QUESTION: What was General Meade's nickname?
A) "Falcon of Philadelphia"
B) "Old Snapping Turtle"
C) "Sly Fox"
D) "Jumping Monkey"
Yesterday, we introduced a new subject to our blog - copies of lithographs displayed in our Toy Box honoring famous Americans. Confederate General Albert Sidney Johnston was our first, so it seemed only natural to turn to the north today, with Union General George Gordon Meade. Twelve years younger than Johnston, Meade was born in 1815, in Cadiz, Spain to the son of a wealthy Philadelphia-based merchant. Upon returning to the United States after his father's fortunes were lost with the Napoleonic Wars, Meade entered the United States Military Academy - another West Point boy. Meade was quickly appointed to Florida, to fight in the Second Seminole War against the Native Americans. But he resigned his commission soon after to marry and get a job. Civilian life didn't pay the bills, so he returned to service during the Mexican War, then designed lighthouses for the Corps of Topical Engineers, including those at Barnegat and Absecon in New Jersey.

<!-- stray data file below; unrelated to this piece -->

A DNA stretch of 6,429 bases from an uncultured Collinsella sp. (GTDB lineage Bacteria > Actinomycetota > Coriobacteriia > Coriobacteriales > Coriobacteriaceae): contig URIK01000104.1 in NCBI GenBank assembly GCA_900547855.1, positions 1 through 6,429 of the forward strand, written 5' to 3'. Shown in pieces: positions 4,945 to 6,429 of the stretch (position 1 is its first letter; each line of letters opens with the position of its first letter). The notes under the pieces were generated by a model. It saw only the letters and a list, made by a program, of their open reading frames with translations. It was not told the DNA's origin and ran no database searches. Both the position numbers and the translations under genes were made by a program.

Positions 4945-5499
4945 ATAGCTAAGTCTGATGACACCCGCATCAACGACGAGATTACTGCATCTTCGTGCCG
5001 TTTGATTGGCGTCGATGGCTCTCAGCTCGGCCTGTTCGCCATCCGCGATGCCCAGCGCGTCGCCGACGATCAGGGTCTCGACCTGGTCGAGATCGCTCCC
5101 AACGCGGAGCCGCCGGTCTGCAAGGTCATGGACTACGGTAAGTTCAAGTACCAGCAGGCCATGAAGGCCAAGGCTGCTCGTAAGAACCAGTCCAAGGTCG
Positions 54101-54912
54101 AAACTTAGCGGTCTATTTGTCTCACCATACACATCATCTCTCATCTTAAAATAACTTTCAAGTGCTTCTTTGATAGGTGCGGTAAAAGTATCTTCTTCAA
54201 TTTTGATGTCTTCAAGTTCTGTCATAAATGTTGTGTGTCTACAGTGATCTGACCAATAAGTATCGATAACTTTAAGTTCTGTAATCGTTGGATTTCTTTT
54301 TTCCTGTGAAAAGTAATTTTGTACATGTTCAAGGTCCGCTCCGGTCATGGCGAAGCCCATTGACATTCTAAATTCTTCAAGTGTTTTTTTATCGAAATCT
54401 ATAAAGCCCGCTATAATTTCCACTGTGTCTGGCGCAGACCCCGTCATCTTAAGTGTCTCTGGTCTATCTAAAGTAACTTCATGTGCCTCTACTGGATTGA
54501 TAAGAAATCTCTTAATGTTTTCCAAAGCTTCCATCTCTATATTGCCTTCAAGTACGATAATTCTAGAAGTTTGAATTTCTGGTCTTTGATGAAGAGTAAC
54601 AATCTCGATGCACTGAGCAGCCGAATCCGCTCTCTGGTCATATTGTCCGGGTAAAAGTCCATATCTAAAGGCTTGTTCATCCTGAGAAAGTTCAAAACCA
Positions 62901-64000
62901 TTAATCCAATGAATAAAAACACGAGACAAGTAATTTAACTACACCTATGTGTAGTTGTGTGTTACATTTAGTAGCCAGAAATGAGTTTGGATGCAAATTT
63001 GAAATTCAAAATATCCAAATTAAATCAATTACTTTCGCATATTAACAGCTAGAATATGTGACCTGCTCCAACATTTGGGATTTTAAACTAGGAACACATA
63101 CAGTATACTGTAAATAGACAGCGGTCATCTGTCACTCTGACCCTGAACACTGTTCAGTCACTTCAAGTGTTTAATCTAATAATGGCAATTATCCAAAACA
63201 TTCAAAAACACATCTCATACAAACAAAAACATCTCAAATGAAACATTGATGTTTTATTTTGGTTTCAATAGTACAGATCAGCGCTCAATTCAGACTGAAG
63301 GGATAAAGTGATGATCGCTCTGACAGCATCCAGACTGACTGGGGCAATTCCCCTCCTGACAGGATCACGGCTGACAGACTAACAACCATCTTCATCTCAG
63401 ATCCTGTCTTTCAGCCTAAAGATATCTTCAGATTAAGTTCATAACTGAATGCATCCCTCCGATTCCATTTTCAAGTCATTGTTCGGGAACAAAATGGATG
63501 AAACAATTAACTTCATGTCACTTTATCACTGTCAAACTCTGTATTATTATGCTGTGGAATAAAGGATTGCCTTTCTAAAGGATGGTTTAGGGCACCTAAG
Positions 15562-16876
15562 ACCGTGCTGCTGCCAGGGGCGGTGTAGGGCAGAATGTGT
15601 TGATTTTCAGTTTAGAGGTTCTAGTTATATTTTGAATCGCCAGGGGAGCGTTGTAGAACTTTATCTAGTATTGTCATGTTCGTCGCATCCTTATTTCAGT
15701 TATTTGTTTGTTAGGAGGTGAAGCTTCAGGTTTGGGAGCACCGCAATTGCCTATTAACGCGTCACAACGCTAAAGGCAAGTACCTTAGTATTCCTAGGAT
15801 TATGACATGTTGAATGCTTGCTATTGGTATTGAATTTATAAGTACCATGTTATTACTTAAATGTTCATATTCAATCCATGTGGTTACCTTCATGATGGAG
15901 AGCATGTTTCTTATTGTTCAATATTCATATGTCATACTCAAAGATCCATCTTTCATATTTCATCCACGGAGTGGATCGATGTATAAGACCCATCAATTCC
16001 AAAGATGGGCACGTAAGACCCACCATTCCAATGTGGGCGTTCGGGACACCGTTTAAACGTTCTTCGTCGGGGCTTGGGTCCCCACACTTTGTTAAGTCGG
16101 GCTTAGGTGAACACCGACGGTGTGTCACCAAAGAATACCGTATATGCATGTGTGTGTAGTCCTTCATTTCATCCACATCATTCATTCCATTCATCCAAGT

When the Civil War began, Meade was promoted to Brigadier General, fighting admirably with McClellan's Army of the Potomac. He led the only successful breakthrough at the Battle of Fredericksburg under McClellan's replacement, Ambrose Burnside. In part because of this success, President Abraham Lincoln appointed Meade to lead the Army of the Potomac only three days before the beginning of the Battle of Gettysburg. Although Meade was praised for the Union victory there, he was also criticized for not pursuing the fleeing Confederates as they returned south of the Mason-Dixon Line. He remained in control of the Army of the Potomac for the duration of the war, but was often outshone by his boss, Lieutenant General Ulysses Grant. After the war, Meade became commissioner of Fairmount Park in Philadelphia and remained there until his death. He is now buried in the Laurel Hill Cemetery, an outstanding destination.
ANSWER: B) "Old Snapping Turtle"